The climate underground
Going down deep in the Earth’s crust, the temperatures increase gradually (about 3°C every 100 m): this phenomenon is well-known in mines, where very high temperatures are reached in the deep, and where the galleries have to be ventilated to create conditions that allow the survival of the miners. One might think that it is the same inside caves: actually, due to the strong air circulation always present within caves, especially if they belong to complex, highly developed systems with a great drop, the temperature inside the cave is practically constant the whole year round and is approximately equal to the average annual external temperature with the exception of the part close to the entrances, where the temperature is closely connected to the external one. On the Lombard Prealps, for example, temperature is about 8-10° C for the caves that have entrances at an altitude of about 1000-1200 m, and drops to 2-3 ° C for caves at altitudes of about 2000-2300 m.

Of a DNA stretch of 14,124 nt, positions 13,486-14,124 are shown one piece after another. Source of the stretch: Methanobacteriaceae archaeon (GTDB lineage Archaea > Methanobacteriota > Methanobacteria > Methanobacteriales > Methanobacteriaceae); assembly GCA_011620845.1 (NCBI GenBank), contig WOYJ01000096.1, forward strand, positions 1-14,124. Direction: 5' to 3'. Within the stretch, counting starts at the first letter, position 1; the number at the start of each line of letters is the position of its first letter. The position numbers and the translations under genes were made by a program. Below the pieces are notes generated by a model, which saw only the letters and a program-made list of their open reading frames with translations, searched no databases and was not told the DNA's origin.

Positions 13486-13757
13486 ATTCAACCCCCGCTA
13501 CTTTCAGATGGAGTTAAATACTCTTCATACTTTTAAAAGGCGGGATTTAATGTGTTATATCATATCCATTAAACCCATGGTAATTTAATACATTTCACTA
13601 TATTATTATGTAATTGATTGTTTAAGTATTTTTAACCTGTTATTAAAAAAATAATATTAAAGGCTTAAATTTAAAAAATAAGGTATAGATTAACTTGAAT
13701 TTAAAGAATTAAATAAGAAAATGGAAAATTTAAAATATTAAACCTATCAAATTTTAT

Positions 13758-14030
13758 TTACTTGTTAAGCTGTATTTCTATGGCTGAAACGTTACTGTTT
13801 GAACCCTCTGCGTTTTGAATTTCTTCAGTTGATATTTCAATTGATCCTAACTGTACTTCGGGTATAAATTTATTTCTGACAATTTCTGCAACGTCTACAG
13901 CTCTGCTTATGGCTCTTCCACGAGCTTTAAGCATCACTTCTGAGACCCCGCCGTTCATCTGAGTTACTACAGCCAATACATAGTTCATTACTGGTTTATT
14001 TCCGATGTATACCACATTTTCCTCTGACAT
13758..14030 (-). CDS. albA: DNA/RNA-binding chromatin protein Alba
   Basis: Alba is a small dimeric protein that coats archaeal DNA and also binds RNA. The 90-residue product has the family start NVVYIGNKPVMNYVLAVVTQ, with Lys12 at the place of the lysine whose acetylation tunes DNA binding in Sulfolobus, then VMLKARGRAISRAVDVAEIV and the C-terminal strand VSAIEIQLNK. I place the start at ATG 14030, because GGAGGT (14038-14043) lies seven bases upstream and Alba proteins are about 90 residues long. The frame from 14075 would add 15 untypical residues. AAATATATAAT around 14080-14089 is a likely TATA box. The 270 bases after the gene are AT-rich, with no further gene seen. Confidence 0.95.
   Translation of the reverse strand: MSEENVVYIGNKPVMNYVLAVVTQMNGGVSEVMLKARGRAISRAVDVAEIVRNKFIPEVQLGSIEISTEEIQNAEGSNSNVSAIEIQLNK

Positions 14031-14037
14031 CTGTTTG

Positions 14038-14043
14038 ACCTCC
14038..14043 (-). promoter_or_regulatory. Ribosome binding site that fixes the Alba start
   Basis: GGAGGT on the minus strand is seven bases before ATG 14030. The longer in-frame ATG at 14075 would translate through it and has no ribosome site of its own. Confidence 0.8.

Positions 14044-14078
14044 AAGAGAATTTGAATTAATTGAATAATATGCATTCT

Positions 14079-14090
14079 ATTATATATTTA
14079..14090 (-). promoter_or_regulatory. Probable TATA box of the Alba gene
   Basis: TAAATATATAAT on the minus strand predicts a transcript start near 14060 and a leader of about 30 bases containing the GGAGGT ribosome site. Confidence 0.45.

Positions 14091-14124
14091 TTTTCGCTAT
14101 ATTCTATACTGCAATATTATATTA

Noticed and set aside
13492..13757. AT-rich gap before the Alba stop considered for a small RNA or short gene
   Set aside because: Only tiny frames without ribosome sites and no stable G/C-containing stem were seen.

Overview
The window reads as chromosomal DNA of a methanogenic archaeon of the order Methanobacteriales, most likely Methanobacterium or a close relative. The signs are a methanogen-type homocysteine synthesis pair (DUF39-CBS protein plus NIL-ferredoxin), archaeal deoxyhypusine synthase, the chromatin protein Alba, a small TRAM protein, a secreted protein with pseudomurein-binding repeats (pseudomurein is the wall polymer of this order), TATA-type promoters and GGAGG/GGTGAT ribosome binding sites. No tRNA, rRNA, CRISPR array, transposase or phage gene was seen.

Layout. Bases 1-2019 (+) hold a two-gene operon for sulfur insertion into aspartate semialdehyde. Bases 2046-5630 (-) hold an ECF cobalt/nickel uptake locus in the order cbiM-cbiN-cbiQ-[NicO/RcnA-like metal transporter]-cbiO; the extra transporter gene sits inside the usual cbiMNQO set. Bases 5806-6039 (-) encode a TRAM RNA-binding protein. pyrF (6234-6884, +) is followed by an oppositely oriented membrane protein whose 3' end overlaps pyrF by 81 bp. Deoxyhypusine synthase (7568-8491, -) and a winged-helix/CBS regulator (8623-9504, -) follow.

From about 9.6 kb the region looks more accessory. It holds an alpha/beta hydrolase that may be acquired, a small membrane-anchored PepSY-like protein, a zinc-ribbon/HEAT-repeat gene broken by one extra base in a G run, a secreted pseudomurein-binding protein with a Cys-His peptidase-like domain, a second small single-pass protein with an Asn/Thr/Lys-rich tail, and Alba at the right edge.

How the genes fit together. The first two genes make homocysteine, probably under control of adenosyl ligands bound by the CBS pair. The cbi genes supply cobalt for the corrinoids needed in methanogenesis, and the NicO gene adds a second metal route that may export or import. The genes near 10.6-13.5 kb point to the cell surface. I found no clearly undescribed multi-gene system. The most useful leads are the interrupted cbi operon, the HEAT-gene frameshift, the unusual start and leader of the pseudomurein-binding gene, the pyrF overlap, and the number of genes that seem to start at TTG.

Water temperature inside the cave is in equilibrium with that of the air and is also constant the whole year round. Karst springs can therefore be distinguished from other springs for their constant temperature and for the fact that it is usually higher than that of external streams in winter and lower in summer. This is not the case, of course, for caves fed by waters coming from the deep, that are generally warmer (at times even too warm, as in many hydrothermal springs!).